NCPA - National Center for Policy Analysis

The United States Could Learn From Canada's Corporate Tax Plan

June 16, 2015

Canada's low corporate tax rates have been a focus of discussion as the nation gears up for its general elections in October. The New Democratic Party hopes to increase taxes on corporate profits, a disclosure that jeopardizes Canada's future as a tax haven, and calls Americans to closely examine what the United States can learn from her northern neighbors. The buzz surrounding Canadian tax increases is indicative of just how influential corporate taxes are on overall economic growth. 

Canada's attention to corporate tax rates began in the 1980s. When pressed for growth, the federal government sparked a surge in overall employment and Gross Domestic Product (GDP) by cutting corporate tax rates from 36 percent to 28 percent by 1990. Since then, keeping taxes low for businesses has been a priority in Canada.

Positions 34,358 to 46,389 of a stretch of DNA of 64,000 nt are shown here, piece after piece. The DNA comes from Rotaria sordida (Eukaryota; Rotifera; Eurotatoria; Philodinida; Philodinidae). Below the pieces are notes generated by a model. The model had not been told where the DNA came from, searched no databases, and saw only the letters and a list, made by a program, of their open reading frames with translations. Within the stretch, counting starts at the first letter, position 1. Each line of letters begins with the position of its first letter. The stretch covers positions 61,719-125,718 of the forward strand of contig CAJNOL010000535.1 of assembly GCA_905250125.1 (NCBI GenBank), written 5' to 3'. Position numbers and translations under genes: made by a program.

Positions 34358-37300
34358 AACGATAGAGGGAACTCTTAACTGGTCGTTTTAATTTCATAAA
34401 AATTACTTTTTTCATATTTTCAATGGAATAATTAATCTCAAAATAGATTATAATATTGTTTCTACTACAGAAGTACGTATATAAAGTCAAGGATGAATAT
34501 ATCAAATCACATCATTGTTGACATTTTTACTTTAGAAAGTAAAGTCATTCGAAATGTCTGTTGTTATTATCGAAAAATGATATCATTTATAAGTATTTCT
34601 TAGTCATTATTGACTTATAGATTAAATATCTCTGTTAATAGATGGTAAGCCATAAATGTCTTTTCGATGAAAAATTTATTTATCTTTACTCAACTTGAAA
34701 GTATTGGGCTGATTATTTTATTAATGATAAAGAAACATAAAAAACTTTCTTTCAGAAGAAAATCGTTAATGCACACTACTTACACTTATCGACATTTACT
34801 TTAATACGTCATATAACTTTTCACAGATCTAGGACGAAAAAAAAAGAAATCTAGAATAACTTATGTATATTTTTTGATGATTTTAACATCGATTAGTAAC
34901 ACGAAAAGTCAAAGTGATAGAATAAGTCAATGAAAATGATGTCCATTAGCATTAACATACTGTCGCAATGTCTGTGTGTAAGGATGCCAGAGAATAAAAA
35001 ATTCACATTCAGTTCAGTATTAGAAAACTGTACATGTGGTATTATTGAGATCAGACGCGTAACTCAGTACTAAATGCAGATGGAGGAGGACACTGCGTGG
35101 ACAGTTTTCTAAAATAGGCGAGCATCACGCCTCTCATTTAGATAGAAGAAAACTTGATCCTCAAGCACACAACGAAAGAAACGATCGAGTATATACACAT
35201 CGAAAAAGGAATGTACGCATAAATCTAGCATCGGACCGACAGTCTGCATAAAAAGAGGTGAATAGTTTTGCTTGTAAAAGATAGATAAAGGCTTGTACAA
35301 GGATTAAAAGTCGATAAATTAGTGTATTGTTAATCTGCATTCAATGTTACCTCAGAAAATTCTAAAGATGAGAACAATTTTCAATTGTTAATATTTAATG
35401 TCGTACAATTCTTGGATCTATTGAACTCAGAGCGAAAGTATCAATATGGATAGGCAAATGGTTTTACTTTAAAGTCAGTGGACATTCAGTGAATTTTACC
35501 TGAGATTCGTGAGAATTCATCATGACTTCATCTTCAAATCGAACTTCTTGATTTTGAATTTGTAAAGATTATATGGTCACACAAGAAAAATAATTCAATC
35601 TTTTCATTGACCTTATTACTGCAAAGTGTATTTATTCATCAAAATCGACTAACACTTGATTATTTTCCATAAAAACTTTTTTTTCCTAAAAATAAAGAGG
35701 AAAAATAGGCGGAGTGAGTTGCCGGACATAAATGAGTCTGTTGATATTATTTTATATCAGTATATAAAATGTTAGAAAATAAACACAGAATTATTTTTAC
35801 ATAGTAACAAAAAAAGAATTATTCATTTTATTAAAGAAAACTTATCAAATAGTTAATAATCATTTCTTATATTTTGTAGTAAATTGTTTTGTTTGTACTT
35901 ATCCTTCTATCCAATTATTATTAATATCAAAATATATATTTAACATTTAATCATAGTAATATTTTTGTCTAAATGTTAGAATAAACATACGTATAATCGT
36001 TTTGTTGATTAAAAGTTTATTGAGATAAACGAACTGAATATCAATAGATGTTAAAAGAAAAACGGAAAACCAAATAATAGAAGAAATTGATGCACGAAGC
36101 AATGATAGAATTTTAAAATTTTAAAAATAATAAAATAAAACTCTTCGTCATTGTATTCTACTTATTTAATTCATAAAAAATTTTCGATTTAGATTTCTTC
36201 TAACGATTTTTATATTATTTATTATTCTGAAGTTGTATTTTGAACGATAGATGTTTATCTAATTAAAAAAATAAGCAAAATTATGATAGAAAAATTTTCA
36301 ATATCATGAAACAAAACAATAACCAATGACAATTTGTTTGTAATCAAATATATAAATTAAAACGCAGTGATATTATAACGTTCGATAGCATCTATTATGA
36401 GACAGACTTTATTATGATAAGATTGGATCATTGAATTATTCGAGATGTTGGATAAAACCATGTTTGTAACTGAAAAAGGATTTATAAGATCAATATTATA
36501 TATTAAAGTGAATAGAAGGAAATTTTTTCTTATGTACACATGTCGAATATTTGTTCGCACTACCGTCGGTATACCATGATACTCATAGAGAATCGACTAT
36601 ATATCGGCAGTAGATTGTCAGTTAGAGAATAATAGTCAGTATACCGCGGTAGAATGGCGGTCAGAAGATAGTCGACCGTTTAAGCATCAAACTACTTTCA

The results of Canada's policies have pushed the nation to the forefront of competitiveness for corporate investment, and have demonstrated positive effects on the unemployment rate, personal income, nominal GDP, along with net federal tax revenue.

  • Estimates show that between 2000 and 2012, 230,000 new jobs were created in the wake of greater investment in the private sector.
  • Personal income per capita increased by $2,269, nominal GDP rose by 8.4 percent, and net federal tax revenue grew by 20.6 billion dollars. 

Countries with favorable tax rates have an advantage. As more companies realize the smart choice of starting new ventures abroad or relocating existing ones, investment in U.S corporations will fall. If investment declines, we can expect lags in employment, lower wages and an overall decrease in economic growth. Congressional success in passing a much needed tax reform bill this year is unlikely, but the debate surrounding Canadian tax policies is sure to make its mark in many American minds. 

Source: Savannah Sanders, "Canada's Corporate Tax Plan Is Worth Keeping," Economics 21, June 15, 2015. 


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